Quocirca Finds Home Workers are More Productive
Quocirca Finds Home Workers are More Productive – at least many of them
Remote working is leading to less printing overall as employees pivot to digital collaboration, but those that are still printing are also more likely to report increased productivity when working from home during the COVID-19 pandemic, according to research from Quocirca.
The survey of 501 home-working employees in the UK found that a reduced need for hard copy documents and the enforced transition to digital processes had decreased the overall need to print. At the same time, three-quarters of respondents said their productivity had increased or stayed the same since they transitioned to home working.
The survey results point to opportunities for print industry vendors and channel partners to focus on supporting the hybrid home/office environment by expanding MPS contracts to support the secure printing requirements of remote employees.
Key findings include:
- 77% of office workers based at home have access to a printer, though only 5% said their employer had provided them with one. 14% purchased a printer themselves as a result of switching to home working during COVID-19.
- 52% are printing less than they did in the office. This includes 24% that are not printing at all. However, 28% say the amount they print has increased significantly. This is more likely amongst those that were regularly printing in the office.
- 75% of new home workers report that productivity has increased (41%) or stayed the same (34%). Among those who report higher levels of productivity, 64% state they are printing more, against 30% who say they are printing less or not at all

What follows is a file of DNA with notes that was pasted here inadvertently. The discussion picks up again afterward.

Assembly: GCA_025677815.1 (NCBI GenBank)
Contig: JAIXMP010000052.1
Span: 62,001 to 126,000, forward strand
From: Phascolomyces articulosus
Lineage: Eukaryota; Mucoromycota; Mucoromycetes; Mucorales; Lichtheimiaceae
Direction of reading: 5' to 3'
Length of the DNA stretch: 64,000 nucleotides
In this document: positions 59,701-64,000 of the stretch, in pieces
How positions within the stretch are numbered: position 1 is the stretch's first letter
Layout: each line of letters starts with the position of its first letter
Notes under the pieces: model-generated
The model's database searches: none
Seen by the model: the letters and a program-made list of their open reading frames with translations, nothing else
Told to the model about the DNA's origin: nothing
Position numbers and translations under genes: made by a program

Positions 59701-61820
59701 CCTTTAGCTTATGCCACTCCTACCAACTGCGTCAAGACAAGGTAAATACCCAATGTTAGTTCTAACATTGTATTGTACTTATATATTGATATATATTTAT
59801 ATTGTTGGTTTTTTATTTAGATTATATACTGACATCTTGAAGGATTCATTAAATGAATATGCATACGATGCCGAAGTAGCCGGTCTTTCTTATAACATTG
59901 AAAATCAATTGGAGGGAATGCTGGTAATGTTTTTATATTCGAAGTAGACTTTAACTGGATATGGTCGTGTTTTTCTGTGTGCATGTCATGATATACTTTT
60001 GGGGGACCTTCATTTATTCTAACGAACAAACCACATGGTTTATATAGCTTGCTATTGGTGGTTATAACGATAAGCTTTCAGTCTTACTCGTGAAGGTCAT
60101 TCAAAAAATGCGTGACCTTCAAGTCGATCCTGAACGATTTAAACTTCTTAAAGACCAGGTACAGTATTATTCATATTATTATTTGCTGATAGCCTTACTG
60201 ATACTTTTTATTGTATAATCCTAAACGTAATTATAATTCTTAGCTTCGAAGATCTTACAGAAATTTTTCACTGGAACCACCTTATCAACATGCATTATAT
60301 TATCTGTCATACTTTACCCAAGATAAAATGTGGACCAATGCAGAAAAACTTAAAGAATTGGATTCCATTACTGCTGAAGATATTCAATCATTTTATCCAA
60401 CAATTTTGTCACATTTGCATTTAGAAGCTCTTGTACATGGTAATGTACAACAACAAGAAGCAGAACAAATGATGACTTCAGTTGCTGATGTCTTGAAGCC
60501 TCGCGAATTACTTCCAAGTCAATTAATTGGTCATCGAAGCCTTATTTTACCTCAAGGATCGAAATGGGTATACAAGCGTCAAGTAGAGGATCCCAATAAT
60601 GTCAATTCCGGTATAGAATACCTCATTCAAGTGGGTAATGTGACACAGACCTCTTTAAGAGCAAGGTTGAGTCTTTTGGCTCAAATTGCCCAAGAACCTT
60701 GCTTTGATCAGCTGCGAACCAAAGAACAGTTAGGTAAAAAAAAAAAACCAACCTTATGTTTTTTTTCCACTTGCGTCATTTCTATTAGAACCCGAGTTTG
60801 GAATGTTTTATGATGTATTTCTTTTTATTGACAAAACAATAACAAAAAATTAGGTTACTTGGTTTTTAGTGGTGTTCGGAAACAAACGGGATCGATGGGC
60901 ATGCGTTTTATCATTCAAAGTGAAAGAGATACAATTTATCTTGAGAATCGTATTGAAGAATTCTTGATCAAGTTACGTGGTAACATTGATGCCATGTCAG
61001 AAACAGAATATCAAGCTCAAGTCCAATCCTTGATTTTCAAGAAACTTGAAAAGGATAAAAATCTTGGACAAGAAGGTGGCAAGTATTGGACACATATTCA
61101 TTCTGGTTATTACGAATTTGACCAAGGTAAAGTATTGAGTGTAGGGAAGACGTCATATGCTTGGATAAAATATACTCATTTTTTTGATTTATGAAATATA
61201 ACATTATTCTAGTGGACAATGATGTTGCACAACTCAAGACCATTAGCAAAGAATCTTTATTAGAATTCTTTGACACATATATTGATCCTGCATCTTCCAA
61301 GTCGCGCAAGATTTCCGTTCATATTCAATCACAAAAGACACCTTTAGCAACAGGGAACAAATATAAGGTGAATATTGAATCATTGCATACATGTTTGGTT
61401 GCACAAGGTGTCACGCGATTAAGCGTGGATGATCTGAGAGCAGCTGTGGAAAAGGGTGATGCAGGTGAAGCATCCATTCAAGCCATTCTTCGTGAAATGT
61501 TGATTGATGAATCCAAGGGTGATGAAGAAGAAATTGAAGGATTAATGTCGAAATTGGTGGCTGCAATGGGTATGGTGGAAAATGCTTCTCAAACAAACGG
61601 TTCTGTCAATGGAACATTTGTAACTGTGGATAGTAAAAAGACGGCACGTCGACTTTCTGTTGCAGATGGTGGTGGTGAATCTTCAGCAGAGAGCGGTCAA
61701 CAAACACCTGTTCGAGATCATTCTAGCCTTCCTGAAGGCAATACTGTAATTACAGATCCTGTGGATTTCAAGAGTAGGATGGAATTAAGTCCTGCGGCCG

- 41% of those that have reduced printing say they need fewer printed documents now there are no face-to-face meetings or physical signatures. 30% find digital options easier to use.
Louella Fernandes (pictured), Director, Quocirca comments: “It is not surprising that workers are generally printing less than they did in an office environment. Office-based workers who may have been printing regularly out of habit are now adapting to digital alternatives. For example, 28% of respondents said their company was now allowing the use of digital signatures for documents that previously required physical signatures. This change in habits is likely to endure and is accelerating the transformation that was already strongly in evidence in the sector, creating challenges for print suppliers. “The increase in productivity reported by home workers is a positive factor that could support a more permanent shift to home working for a wider spectrum of office-based roles in future and this is something that the sector needs to anticipate.” continues Fernandes.
Employees of large organisations were more likely to report having ceased to print entirely, with 44% reporting this compared with only 18% of SMEs and 10% of mid-sized organisations. Correspondingly, workers in mid-sized organisations were most likely to say they were printing more. “There is a concentration of printing among employees in mid-sized organisations,” comments Louella. “This may be because security policies at larger organisations prevent documents being printed at home”
The shift to a hybrid home/office structure presents opportunities for print vendors and channel partners to roll support for home workers into MPS contracts, considering issues such as consumables delivery and collection of printed material for secure shredding or recycling. Security is another important consideration, with Quocirca’s COVID-19 business impact survey finding significant concern among customers about the security of home printers.
Quocirca’s Home Printing Report contains recommendations for buyers who are responsible for provisioning the hybrid work environment, as well as advice for suppliers aiming to support a changing market.
Read more and download an Executive Summary here: https://www.print2025.com/reports/quocirca-covid-19-home-printing/
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